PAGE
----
Expectant women endure many aches and pains, and many moms-to-be reach for acetaminophen for relief. In fact, more than half of all pregnant women in the United States and Europe use acetaminophen, which is found in medicines for allergies, colds, flu and sleeplessness. New research, however, suggests exposure to this drug raises the risk of having children with emotional or behavioral problems.
Acetaminophen is the active ingredient in Tylenol and hundreds of over-the-counter and prescription medicines. British researchers wanted to know more about the effects of the drug during pregnancy, so they began examining data from a major ongoing study in the United Kingdom that is charting the health of 14,500 families.
More than half the mothers reported using acetaminophen at 18 weeks of pregnancy, and less than half reported using it at 32 weeks. After weighing factors such as smoking, alcohol use, socioeconomics and genetics, the team found a woman using acetaminophen at 18 weeks of pregnancy had a higher risk of her child becoming hyperactive or developing conduct problems.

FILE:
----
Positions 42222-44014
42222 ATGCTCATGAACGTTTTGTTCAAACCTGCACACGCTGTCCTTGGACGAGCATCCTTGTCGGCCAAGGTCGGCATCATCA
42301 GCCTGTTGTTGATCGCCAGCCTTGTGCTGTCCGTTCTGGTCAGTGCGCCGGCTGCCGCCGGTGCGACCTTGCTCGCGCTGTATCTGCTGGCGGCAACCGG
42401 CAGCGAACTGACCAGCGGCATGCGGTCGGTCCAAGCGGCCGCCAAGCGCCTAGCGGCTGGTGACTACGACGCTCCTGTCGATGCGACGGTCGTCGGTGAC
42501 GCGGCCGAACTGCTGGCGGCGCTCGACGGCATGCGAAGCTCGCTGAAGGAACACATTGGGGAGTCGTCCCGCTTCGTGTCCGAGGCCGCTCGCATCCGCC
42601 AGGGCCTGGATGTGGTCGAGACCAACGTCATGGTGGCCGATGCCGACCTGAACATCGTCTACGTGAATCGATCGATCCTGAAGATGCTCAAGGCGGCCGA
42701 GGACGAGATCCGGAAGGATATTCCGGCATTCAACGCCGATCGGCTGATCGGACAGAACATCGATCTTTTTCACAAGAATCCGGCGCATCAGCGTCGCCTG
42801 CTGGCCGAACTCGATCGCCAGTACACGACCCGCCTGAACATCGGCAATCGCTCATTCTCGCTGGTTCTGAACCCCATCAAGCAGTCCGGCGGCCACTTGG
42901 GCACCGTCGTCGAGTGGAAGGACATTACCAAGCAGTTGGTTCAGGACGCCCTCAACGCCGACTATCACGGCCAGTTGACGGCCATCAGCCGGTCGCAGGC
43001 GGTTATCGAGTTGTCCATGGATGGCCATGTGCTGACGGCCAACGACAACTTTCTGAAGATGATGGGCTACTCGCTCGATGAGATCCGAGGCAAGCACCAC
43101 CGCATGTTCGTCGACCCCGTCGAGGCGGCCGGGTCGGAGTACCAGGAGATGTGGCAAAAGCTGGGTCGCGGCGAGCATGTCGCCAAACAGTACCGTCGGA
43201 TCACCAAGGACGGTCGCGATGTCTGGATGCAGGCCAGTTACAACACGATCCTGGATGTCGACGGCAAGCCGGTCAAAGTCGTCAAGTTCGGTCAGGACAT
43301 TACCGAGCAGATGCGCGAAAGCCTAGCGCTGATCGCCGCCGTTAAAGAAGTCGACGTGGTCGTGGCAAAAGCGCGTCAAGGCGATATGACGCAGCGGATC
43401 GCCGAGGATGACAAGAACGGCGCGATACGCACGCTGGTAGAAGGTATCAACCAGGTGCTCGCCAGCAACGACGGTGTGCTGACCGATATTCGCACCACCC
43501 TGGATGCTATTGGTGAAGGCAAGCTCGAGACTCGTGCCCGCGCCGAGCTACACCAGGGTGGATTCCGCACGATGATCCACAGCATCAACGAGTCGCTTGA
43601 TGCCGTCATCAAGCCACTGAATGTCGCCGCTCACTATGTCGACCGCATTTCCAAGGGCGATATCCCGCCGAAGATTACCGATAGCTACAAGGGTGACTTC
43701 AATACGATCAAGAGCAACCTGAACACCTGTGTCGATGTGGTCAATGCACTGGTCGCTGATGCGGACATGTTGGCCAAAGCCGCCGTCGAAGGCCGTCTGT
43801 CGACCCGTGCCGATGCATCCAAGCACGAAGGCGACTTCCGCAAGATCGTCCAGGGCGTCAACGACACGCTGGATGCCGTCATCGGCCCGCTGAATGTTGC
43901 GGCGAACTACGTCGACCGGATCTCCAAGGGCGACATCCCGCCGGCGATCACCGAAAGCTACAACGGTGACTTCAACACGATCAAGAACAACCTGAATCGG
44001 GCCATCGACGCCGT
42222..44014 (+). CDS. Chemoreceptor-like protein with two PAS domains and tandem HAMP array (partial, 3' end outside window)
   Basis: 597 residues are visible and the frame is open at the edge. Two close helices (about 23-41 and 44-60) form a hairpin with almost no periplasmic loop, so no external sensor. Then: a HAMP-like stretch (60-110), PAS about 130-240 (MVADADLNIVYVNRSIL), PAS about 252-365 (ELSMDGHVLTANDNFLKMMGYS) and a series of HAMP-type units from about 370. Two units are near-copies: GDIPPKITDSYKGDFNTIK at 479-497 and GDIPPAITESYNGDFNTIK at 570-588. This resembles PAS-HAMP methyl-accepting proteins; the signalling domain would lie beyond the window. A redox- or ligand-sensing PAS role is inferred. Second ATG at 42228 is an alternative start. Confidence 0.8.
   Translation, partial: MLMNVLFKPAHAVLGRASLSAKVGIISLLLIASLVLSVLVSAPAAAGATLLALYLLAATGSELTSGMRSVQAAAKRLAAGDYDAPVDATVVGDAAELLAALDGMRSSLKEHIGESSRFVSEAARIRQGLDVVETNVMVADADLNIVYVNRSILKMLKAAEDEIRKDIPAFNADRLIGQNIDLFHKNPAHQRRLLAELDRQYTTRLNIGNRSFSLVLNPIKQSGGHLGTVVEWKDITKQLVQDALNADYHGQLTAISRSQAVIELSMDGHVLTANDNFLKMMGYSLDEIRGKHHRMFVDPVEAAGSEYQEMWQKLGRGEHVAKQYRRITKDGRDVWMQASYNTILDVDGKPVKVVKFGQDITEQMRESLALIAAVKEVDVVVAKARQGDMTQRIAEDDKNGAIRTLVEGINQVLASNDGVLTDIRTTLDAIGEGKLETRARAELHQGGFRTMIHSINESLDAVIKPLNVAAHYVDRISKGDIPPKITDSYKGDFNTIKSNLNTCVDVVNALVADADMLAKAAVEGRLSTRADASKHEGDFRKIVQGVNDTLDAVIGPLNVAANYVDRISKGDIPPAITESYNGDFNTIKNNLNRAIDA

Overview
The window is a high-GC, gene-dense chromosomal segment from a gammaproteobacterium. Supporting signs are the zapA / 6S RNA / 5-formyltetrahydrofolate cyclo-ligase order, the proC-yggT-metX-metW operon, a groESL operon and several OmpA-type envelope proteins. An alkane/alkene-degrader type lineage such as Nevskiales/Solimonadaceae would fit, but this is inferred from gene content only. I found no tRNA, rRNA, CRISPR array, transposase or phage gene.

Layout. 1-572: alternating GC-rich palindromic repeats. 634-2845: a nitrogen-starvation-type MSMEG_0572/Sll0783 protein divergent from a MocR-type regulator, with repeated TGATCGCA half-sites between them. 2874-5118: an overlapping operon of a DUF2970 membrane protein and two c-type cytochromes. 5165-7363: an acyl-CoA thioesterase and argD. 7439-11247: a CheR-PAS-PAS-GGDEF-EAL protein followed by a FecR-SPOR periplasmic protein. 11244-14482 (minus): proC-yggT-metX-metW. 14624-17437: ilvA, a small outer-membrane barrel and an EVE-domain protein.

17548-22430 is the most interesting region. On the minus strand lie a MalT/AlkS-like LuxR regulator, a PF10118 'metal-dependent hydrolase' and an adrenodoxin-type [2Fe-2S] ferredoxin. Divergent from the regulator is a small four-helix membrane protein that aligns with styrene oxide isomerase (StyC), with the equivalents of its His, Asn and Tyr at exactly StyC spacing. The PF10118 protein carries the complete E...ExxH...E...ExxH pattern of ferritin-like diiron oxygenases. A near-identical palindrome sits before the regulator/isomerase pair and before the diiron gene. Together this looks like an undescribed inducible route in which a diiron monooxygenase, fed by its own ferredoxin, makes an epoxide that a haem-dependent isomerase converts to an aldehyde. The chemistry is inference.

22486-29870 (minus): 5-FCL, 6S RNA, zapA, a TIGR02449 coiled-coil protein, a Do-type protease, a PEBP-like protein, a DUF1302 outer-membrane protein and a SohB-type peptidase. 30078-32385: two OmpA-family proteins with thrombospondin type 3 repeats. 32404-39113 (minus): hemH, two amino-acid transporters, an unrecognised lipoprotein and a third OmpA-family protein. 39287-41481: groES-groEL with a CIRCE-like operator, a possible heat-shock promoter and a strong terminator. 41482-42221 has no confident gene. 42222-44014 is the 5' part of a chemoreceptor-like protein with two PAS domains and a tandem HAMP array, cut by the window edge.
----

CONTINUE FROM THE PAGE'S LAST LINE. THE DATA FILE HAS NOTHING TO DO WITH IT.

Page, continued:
At 32 weeks, acetaminophen use was linked to higher odds of the child having emotional symptoms, conduct problems and hyperactivity symptoms.
The team said the link between use of the drug and behavioral problems may be due to an intrauterine mechanism and they called for more research before drawing any sweeping conclusions.
Given the widespread use of acetaminophen among pregnant women, they said the results could have important public health implications. They also said any potential harm to the offspring needs to be weighed against the risks of not treating fever or pain during pregnancy.